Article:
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Anthony Franklin, Michael Roberts (front), Eric Sharp, & Angela Williams. Photo: Liminal Playhouse.

Mr. Universe

By Jim Grimsley
Directed by Tony Prince

Review by Kate Barry

Entire contents are copyright © 2018, Kate Barry. All rights reserved.

Beneath a lonely streetlight, a saxophone player plays longing melodies and chords, from nowhere and without explanation a silent stranger enters the scene. This stranger plays witness and victim to complex relationships within a disheveled New Orleans apartment. The Liminal Playhouse presents an engrossing piece of contemporary southern drama with Mr. Universe. Layered with sharp turns of phrase and plot twists and turns, it is unapologetic and overflowing with suspense.

Tensions build in the tiny New Orleans apartment between roommates, Vick (Michael Roberts) and Judy (Eric Sharp). The contrast between these two is immediate as Judy dons a lilting dress and stringy long brown hair while Vick’s blonde curls bounce with perkiness accompanied by a gorgeous green dress. While they are startlingly different in presentation, they share a deep desire for something more. Sharp and Roberts sling verbal zingers and jokes at one another with prowess and control. Roberts presents a fully realized, mature performance. Far beyond a flamboyant drag queen, his Vick is wise and gentle with paternal instincts that turn into a protective, ferocious bite at the turn of a hat. As Judy, Eric Sharp is quick-witted and masks her lonesome sadness with comedic energy. The actor steps up to the opportunity of diving into a complex character riddled with addiction and rejection, providing a remarkably bold performance from start to finish.

At the appearance of the silent stranger (Anthony Franklin), Vick and Judy’s seemingly fabulous life begins to crumble as secrets are revealed and betrayal leads to tragedy. Franklin’s role as The Muscle Man, as it is credited in the program, is a blank canvas, a curious observer. This is a part that provides so much drama with such nuanced subtly. His origins are unknown, his actions are simple and he is silent as Vick, Judy, and others, including a prostitute named Katy Jume whom the two have taken in, project their feelings, insecurities, and desires on to this silent fellow.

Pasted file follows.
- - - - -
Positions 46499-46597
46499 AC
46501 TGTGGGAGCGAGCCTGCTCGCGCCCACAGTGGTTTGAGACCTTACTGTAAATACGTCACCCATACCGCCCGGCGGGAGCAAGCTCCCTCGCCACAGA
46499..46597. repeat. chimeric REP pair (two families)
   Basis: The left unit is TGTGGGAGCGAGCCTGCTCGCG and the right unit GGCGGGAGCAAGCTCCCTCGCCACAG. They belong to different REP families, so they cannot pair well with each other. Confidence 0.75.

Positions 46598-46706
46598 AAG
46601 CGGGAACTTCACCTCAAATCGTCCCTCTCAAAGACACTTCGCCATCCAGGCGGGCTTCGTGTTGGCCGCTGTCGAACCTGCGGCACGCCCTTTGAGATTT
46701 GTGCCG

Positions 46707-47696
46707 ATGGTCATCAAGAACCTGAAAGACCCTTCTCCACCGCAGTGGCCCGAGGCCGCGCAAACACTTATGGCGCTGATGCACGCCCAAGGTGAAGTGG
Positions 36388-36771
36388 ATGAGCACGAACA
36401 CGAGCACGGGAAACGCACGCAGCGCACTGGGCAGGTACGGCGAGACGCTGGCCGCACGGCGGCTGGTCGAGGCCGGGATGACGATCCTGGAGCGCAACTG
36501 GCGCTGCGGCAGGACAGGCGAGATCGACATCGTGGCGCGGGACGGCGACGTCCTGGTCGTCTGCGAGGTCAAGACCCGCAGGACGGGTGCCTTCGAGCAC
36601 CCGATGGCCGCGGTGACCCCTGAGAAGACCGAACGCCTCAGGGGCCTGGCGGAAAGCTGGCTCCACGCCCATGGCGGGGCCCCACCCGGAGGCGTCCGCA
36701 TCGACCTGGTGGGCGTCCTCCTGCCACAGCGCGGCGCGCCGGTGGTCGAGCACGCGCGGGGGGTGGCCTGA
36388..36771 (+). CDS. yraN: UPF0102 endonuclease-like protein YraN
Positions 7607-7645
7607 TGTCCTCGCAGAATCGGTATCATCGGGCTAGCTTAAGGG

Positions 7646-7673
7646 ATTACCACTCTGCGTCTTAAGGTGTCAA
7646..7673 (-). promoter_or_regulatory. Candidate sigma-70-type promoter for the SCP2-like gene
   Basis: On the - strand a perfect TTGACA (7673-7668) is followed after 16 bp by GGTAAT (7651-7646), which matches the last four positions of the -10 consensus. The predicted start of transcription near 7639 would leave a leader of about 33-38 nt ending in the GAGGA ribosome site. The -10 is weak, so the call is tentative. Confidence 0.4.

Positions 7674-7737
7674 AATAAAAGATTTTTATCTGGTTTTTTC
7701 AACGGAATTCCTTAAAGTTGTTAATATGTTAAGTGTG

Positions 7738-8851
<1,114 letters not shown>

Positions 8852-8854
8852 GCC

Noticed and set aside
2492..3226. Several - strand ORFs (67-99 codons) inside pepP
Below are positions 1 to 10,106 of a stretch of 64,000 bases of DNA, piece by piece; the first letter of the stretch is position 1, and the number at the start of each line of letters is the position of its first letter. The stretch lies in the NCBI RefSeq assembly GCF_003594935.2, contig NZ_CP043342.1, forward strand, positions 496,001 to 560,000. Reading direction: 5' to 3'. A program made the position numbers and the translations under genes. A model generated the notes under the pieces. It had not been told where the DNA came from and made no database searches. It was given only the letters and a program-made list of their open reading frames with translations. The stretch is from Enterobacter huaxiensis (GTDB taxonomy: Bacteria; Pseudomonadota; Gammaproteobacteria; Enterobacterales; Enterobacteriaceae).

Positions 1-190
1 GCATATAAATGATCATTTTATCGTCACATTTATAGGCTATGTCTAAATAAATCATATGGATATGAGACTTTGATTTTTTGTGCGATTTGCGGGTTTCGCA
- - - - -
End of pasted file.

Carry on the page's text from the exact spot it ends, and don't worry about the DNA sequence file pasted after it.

In the presence of The Muscle Man, crimes and guilt come to the surface. Angela D. Williams plays Katy Jume with the strength of a survivor who does not take crap from anyone. Katy holds her secret to her chest and her pending consequence even tighter. Through Katy’s confessions and actions, Williams’ does well to emphasize the ethical struggles and burdens as she accepts her fate with grace. Heidi Yost provides a soothsayer southern gothic flair to the cast as Juel Laurie. Communicating with her dead loved ones and carrying trash, Yost brings a touch of quirky ethereality and mystery to an already complex ensemble of players.

At the risk of sounding naïve, this is the type of play that leaves you thinking, “what did I just watch?” Not easy to answer – nor should it be. The Liminal Playhouse delivers some great theater with Mr. Universe.

Mr. Universe

August 30, 31, September 1, 6, 7 & 8 @ 7:30 pm
September 2 & 9 @ 2:00 pmTickets: $20 in advance, $22 at door

The Liminal Playhouse
At The Henry Clay Theatre
604 South Third Street
Louisville, KY 40203


Kate Barry earned her Bachelors in English with a Theater minor from Bellarmine University in 2008. She has worked with many different companies around town including Kentucky Shakespeare Festival, Bunbury Theater, Louisville Repertory Company, Walden Theater, Finnigan Productions and you have probably purchased tickets from her at that little performing arts center on Main Street as well. In 2012, her short play “PlayList” won festival favorite in the Finnigan Festival of Funky Fresh Fun. She has written for LEO Weekly and TheatreLouisville.com as well. Thanks for reading!